Visual Cold War

The cultural association "Italy-USSR" and Soviet films at the Venice Film Festival

People looking at the poster of "Roma, ore 11", Moscow, 1952. The director of the neorealist classic film Giuseppe De Santis was one of the board members of the cinematographic section of the association "Italy-USSR" (1946-1991). Photograph courtesy: Associazione Italia-Russia, Milan.

Starting from the early 1920s, cinema and international film festivals were the battleground for an ideological struggle between different political visions. The confrontation only increased after the end of the Second World War and the beginning of the Cold War. Stefano Pisu (University of Cagliari) explains how 16mm and 35mm film reels sent from the Soviet Union to the cultural association “Italy-USSR” helped to create and disseminate a positive image of socialist modernity in Italy, and why Soviet officials refused to participate in the Venice Film Festival.

The event is being organised within the framework of the research project Image Diplomacy by the artist Vladislav Shapovalov, a current participant of the Fellowship Program for Art and Theory at Künstlerhaus Buchsenhausen 2016–2017. The event has been made possible thanks to the generous support of the Italian Center.

The lecture is held in English and Italian.

Vladislav Shapovalov (*1981, Rostov-on-Don, Russia) is an artist and researcher living and working in Milan and Moscow. He was a member of the art-group Radek Community from 1999-2007. Since 2008 he has been working independently on projects that focus on rethinking images, cultural artifacts and the construction of narratives as a way to construe and analyze geopolitical configurations. In 2016/17, Shapovalov took part in the Fellowship Program for Art and Theory in Künstlerhaus Büchsenhausen with support from the City of Innsbruck. He is currently preparing his first solo exhibition Image Diplomacy in the Moscow Museum of Modern Art (as from 17.11.2017), in which the film of the same name as well as the installation produced in Büchsenhausen, I Left My Heart in Rhodesia (2017), will be shown among other things. A further solo exhibition by Vladislav Shapovalov will take place as from the beginning of December 2017 at ar/ge kunst in Bolzano.

Recent exhibitions include Atlas [of the ruins] of Europe, curated by Julia Morandeira Arrizabalaga and José Riello, CentroCentro, Madrid, 2016; Fear. The Origin of the State, curated by Fedor Blašák and Christian Kobald, Nová synagóga / Kunsthalle Žilina, Slovakia, 2015; The School of Kyiv. Kyiv Biennial, curated by Hedwig Saxenhuber and Georg Schollhammer, Kyiv, 2015; Sources Go Dark, curated by Valerio Borgonuovo and Silvia Franceschini, Futura Center for Contemporary Art, Prague, 2015.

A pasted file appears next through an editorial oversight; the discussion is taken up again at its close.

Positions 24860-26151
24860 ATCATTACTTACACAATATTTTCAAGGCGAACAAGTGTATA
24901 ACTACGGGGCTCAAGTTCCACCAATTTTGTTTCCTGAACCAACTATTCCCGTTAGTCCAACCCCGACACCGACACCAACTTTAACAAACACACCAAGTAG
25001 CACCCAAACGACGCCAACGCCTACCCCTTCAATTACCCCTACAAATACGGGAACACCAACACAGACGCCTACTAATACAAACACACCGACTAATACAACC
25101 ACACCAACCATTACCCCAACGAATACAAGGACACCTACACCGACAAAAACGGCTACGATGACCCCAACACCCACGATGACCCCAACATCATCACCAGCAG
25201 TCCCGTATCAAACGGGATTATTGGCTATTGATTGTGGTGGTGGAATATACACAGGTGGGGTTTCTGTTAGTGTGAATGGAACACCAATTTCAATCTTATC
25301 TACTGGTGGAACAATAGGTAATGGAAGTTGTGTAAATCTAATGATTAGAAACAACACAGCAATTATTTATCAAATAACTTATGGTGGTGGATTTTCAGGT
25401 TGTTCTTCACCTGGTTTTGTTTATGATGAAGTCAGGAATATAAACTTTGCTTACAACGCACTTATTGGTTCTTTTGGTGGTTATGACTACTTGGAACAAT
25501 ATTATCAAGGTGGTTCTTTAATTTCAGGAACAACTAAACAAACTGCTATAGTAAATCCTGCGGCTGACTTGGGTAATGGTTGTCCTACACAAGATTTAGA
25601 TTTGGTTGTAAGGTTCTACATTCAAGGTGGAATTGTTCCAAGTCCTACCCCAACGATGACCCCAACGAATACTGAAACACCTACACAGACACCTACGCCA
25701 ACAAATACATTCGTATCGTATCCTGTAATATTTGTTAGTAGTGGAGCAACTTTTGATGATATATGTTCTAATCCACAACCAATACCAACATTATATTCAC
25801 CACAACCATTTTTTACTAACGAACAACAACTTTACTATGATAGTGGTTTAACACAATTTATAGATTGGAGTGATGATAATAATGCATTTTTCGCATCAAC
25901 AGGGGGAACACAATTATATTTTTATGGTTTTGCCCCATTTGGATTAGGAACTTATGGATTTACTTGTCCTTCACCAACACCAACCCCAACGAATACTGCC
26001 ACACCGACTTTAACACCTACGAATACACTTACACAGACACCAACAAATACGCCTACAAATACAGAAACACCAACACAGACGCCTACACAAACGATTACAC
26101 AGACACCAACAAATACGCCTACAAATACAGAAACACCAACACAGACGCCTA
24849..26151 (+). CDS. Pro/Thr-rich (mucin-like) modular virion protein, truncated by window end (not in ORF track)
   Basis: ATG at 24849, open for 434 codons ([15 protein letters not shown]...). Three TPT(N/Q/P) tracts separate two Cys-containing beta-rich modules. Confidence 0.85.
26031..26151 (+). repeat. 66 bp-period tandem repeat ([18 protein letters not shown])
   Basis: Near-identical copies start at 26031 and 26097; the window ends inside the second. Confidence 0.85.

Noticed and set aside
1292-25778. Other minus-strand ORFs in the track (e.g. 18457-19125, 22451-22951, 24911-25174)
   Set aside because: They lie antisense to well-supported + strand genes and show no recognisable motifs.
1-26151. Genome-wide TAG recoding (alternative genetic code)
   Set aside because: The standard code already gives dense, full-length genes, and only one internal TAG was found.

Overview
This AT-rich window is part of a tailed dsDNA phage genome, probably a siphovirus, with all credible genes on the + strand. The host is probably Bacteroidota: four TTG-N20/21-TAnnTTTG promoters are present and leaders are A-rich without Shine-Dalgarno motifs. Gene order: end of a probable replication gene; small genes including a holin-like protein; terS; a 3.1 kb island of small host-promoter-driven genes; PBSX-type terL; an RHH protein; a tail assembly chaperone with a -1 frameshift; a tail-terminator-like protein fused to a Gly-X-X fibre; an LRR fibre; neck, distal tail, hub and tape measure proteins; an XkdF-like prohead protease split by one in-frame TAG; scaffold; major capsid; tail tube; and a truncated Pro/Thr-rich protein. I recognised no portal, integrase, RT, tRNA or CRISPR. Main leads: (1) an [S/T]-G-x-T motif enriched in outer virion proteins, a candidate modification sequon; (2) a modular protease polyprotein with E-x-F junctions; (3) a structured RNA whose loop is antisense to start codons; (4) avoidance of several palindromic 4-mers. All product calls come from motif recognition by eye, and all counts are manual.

vladislavshapovalov.com

Stefano Pisu is a post-doctorate researcher in Contemporary History at the Department of History, Cultural Heritage and Territory of the University of Cagliari (Italy). His research interests are International Film Festivals as a source for the study of contemporary history; cultural diplomacy and international relationships, and cinema, power and society in the USSR from the 1920s to the 1950s. He is author of the monographic publication “Stalin in Venice. USSR at the Venice Film Festival between cultural diplomacy and ideological confrontation. 1932-1953” (Stalin a Venezia. L’Urss alla Mostra del cinema fra diplomazia culturale e scontro ideologico. 1932-1953, Rubbettino, Soveria Mannelli, 2013) and editor of the volume “War Films. Historical interpretations of war cinema” (War Films. Interpretazioni storiche del cinema di guerra, Quaderno della Società Italiana di Storia Militare, Acies Edizioni, Milano, 2015) for the Italian Society of Military History. Stefano Pisu is a member of the Italian Association of Central and Eastern Europe Studies (AISSECO).

Location
Künstlerhaus Büchsenhausen

Weiherburggasse 13
6020 Innsbruck, Austria
+43 512 278627
office@buchsenhausen.at